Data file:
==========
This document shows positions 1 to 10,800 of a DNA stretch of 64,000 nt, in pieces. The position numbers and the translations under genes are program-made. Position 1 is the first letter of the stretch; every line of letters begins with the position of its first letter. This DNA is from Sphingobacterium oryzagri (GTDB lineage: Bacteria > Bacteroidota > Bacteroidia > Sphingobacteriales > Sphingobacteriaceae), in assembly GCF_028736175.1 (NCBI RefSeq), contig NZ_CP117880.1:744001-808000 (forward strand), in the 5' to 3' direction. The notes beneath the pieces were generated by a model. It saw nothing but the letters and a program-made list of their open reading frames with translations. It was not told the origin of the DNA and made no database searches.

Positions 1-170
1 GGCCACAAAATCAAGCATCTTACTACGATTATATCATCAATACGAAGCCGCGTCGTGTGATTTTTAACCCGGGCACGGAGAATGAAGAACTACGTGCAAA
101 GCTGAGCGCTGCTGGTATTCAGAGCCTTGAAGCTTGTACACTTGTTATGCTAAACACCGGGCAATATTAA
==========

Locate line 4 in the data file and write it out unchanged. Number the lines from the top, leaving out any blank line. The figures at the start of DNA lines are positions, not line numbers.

101 GCTGAGCGCTGCTGGTATTCAGAGCCTTGAAGCTTGTACACTTGTTATGCTAAACACCGGGCAATATTAA